Generalized Discomfort Or Pain In The Abdomen

What Causes Generalized Abdominal Pain?

To successfully treat and prevent recurrence of generalized abdominal pain we need to understand and — if possible — remove the underlying causes and risk factors.  We need to ask: "What else is going on inside the body that might allow generalized abdominal pain to develop?"

Accurate diagnosis of the factors behind generalized abdominal pain consists of three steps:

Step 1: List the Possible Causative Factors

Identify all disease conditions, lifestyle choices and environmental risk factors that can lead to generalized abdominal pain.  Here are eight of many possibilities (more below):
  • Short Bowel Syndrome
  • Carcinoid Cancer
  • Glomerulonephritis
  • Congestive Heart Failure
  • Non-Hodgkin's Lymphoma
  • Low Carbohydrate Diet Consequences
  • Lactose Intolerance
  • Multiple Chemical Sensitivity

Step 2: Build a Symptom Checklist

Identify all possible symptoms and risk factors of each possible cause, and check the ones that apply:
very oily/sticky stools
being very easily irritated
scrotal edema
history of solvent exposure
slightly elevated eosinophil count
dizziness when standing up
non-Hodgkin's lymphoma
frequent unexplained vomiting
very great unexplained weight loss
having had a small bowel resection
meal-related burping
moderate unexplained weight loss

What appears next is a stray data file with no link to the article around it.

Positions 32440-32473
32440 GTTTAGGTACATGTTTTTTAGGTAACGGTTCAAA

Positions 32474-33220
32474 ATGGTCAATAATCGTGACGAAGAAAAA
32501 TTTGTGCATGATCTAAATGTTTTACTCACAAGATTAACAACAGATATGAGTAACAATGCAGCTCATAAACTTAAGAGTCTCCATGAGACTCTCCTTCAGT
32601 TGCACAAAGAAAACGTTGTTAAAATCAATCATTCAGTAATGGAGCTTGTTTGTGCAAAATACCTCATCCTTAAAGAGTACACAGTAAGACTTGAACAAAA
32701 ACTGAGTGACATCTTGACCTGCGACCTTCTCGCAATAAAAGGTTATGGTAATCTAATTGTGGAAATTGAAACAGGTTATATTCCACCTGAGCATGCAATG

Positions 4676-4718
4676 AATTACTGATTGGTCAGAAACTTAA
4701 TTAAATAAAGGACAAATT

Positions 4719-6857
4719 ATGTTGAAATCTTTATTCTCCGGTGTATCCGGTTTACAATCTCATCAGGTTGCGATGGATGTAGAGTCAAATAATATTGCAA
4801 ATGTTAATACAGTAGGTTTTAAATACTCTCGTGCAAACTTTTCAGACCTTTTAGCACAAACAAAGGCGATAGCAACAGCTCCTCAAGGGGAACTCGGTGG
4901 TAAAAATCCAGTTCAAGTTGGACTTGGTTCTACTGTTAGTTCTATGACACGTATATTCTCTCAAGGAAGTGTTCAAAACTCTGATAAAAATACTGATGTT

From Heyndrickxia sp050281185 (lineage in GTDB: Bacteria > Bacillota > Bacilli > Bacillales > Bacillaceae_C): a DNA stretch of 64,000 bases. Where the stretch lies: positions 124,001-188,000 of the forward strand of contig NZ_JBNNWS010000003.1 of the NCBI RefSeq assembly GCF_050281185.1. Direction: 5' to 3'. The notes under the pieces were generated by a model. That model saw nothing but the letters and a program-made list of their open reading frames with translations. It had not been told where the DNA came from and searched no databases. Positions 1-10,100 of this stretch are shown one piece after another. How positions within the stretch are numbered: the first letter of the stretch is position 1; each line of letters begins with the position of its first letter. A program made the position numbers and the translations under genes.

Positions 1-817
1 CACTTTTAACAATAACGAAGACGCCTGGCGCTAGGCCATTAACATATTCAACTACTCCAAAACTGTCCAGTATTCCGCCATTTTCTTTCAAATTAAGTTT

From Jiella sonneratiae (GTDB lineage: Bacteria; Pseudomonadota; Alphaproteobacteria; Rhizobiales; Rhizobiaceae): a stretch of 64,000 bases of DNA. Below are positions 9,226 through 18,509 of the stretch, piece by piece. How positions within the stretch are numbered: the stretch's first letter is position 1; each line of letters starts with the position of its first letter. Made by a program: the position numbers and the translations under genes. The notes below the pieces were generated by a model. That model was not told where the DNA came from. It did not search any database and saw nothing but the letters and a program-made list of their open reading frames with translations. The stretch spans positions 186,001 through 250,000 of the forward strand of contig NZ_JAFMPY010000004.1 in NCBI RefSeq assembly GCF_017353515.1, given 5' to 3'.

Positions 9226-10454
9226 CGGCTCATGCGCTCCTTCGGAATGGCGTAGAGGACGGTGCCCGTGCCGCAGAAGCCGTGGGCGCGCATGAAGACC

... and more than 70 others

Step 3: Rule Out or Confirm each Possible Cause

A differential diagnosis of your symptoms and risk factors finds the likely cause of generalized abdominal pain:
Cause Probability Status
Non-Hodgkin's Lymphoma 97% Confirm
Carcinoid Cancer 14% Unlikely
Multiple Chemical Sensitivity 19% Unlikely
Low Carbohydrate Diet Consequences 5% Ruled out
Short Bowel Syndrome 3% Ruled out
Congestive Heart Failure 2% Ruled out
Lactose Intolerance 1% Ruled out
Glomerulonephritis 0% Ruled out
* This is a simple example to illustrate the process

Arriving at a Correct Diagnosis

The Analyst™ is our online diagnosis tool that learns all about you through a straightforward process of multi-level questioning, providing diagnosis at the end.

If you indicate abdominal pain, The Analyst™ will ask further questions including this one:
Do you have vague abdominal pain or discomfort that is difficult to pinpoint (a 'stomach ache')?
Possible responses:
→ No / I can pinpoint it / don't know
→ Occasional slight/moderate discomfort
→ Frequent or continuous moderate discomfort/pain
→ Occasional severe pain
→ Frequent or continuous severe pain
Based on your response to this question, which may indicate occasional abdominal discomfort, frequent abdominal discomfort, occasional severe abdominal pain or frequent severe abdominal pain, The Analyst™ will consider possibilities such as:
A Potentially Urgent Medical Need
Severe acute or prolonged abdominal pain is a possible symptom of many serious conditions.  You are advised to seek medical attention as soon as possible, unless you already know the cause of the pain.
Carcinoid Cancer
Abdominal pain may occur alone or in combination with other symptoms such as diarrhea and/or flushing and can be controlled with pain medication.
Congestive Heart Failure
Accumulation of fluid (due to congestive heart failure) in the liver and intestines may cause nausea, abdominal pain, and decreased appetite.
Glomerulonephritis
This occurs in a minority of patients, especially in conjunction with an episode of macro-hematuria.
Lactose Intolerance
Recurrent abdominal pain is a symptom of lactose intolerance.